Hip abductors are a major group of muscles found in the buttocks. It includes the gluteus maximus, gluteus medius, gluteus minimus, and tensor fascia lata muscles. The Gluteus medius arises at the top of the pelvic bone and attaches to the outer side of the greater trochanter on the femur. The muscle controls side-to-side movement of the hip and stabilizes hip movement. The most common hip abductor tear is the gluteus medius tendon. It is also referred to as rotator cuff tear of the hip.
The tear or rupture of the gluteus medius muscle is commonly seen in runners and athletes involved in high-impact sports such as soccer or basketball due to sudden bursts of activity or poor flexibility of the gluteus muscle. Any traumatic or overuse injury, or degenerative changes may lead to partial or complete tear of the gluteus muscle.
The symptoms include pain and tenderness over the lateral aspect of the hip which may aggravate with activities such as running, climbing stairs, prolonged sitting or walking, and lying on the affected side of the hip. One of the main symptoms of gluteus medius tear is the presence of Trendelenburg sign – dropping of the pelvis towards the unaffected side by being unable to bear weight on the affected limb.
The diagnosis of gluteus medius tear is based on physical examination of the patient, followed by palpation of the affected muscle, testing muscle power and assessing walking pattern or gait of the patient. Certain special tests such as single-leg squat test or a positive Trendelenburg sign confirm the diagnosis of gluteus medius tear. Sometimes, MRI or ultrasound may be helpful to show the pathological changes of the muscle.
The aim of treatment is to restore the normal function of the gluteus medius tendon. Immediately following the rupture of the tendon, RICE therapy is advised which involves:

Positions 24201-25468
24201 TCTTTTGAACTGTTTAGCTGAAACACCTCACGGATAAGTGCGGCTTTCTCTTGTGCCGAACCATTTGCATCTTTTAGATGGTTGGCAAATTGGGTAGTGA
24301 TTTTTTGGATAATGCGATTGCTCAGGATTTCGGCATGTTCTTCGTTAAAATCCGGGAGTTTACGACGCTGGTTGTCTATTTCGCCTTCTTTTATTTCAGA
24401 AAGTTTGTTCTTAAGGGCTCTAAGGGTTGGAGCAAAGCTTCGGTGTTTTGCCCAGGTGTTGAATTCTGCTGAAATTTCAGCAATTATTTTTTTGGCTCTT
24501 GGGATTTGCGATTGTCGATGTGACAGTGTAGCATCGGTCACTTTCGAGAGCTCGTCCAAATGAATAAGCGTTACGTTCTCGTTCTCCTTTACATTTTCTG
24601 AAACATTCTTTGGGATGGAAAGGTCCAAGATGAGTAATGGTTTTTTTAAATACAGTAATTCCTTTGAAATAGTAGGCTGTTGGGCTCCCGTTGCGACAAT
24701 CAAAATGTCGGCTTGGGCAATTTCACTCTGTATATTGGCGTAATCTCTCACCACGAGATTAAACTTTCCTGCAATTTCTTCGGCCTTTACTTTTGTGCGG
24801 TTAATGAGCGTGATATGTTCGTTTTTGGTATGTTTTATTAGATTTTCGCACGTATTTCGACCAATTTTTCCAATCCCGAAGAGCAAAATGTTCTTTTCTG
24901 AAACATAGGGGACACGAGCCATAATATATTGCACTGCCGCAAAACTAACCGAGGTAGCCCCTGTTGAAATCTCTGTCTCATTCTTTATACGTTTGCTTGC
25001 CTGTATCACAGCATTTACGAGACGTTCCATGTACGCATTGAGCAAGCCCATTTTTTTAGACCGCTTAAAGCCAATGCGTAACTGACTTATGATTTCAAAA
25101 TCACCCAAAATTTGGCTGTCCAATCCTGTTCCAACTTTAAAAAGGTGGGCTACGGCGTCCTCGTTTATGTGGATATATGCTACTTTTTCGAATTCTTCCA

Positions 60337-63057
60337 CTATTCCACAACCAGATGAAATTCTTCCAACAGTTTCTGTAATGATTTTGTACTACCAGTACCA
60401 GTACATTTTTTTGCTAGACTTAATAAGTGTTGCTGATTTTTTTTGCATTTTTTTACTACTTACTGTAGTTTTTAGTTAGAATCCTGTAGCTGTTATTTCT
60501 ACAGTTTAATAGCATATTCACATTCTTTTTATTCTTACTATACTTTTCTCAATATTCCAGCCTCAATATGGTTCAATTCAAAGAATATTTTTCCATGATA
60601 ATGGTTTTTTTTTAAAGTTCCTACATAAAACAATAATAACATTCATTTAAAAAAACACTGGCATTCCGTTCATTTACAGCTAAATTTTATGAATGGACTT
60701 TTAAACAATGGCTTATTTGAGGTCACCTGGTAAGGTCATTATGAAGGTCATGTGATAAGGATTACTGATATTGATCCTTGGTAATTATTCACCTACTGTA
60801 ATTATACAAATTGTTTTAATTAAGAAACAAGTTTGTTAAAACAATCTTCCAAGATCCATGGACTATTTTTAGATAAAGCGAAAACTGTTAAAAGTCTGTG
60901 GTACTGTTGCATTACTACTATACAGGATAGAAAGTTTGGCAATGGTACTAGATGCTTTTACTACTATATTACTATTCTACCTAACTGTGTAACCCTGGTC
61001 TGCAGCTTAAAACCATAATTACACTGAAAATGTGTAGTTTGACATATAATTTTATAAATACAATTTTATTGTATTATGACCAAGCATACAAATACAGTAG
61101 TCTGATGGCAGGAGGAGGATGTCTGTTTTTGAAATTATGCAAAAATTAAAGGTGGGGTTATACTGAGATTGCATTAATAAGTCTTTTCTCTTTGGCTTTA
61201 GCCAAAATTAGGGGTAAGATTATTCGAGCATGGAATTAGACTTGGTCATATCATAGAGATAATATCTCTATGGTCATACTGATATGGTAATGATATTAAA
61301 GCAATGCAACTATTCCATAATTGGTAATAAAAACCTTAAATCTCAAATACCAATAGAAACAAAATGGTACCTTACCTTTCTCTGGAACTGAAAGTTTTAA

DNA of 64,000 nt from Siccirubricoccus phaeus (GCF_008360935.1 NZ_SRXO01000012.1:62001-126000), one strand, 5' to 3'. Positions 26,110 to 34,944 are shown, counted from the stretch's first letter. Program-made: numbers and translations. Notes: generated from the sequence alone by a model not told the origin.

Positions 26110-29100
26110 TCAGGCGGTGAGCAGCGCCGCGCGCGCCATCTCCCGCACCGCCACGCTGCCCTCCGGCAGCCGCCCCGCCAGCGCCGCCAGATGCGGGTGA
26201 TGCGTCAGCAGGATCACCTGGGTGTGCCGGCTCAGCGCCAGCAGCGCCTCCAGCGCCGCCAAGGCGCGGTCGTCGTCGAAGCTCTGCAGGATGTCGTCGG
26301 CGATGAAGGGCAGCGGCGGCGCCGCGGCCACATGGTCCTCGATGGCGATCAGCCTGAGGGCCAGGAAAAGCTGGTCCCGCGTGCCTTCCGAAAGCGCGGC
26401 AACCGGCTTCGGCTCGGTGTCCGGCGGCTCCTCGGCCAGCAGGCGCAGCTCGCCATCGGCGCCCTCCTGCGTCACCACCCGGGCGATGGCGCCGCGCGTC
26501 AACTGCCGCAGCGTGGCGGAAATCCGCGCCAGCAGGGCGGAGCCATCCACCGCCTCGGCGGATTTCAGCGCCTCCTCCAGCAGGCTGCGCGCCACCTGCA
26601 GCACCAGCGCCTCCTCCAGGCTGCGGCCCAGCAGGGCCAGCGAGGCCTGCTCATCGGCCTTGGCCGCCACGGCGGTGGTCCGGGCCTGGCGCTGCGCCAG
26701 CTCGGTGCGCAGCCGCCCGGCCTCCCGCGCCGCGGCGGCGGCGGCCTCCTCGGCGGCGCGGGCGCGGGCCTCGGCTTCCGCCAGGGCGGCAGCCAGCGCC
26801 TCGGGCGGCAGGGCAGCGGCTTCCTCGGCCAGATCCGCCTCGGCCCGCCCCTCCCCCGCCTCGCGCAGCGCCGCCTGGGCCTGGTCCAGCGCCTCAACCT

- Rest your hip by refraining from activities until it is healed.
- Apply ice to your hip to reduce pain and inflammation caused by injury.
- Compression with an ACE bandage helps to reduce tenderness and swelling.
- Elevation involves keeping the affected hip raised above your heart to minimize swelling.
- Medications such as non-steroidal anti-inflammatory drugs (NSAIDs) or steroid injections may be given to reduce the pain and inflammation.
- Assistive devices such as a cane or crutch may be used temporarily to facilitate pain free ambulation
- Dr. Faucett may recommend physical therapy to strengthen the muscles and increase stability of the hip.
Surgical treatment may be recommended to repair a complete, full-thickness gluteus medius tear. The rupture can be repaired arthroscopically to help restore the strength and function of the gluteus medius.
Untreated cases of gluteus medius tear may result in gait disturbance and disability. This is called a Trendelenburg gait and causes the patient to lean their body over the hip since the muscle cannot stabilize the hip.
Hip Adductor Tendon Tear
The Hip Adductors are made up of the adductor longus, adductor brevis, and adductor magnus. These muscles make up the inner thigh muscles and functions to bring the leg back into the midline. These muscles are critical to stabilize the hip when we walk run or do any sporting activity.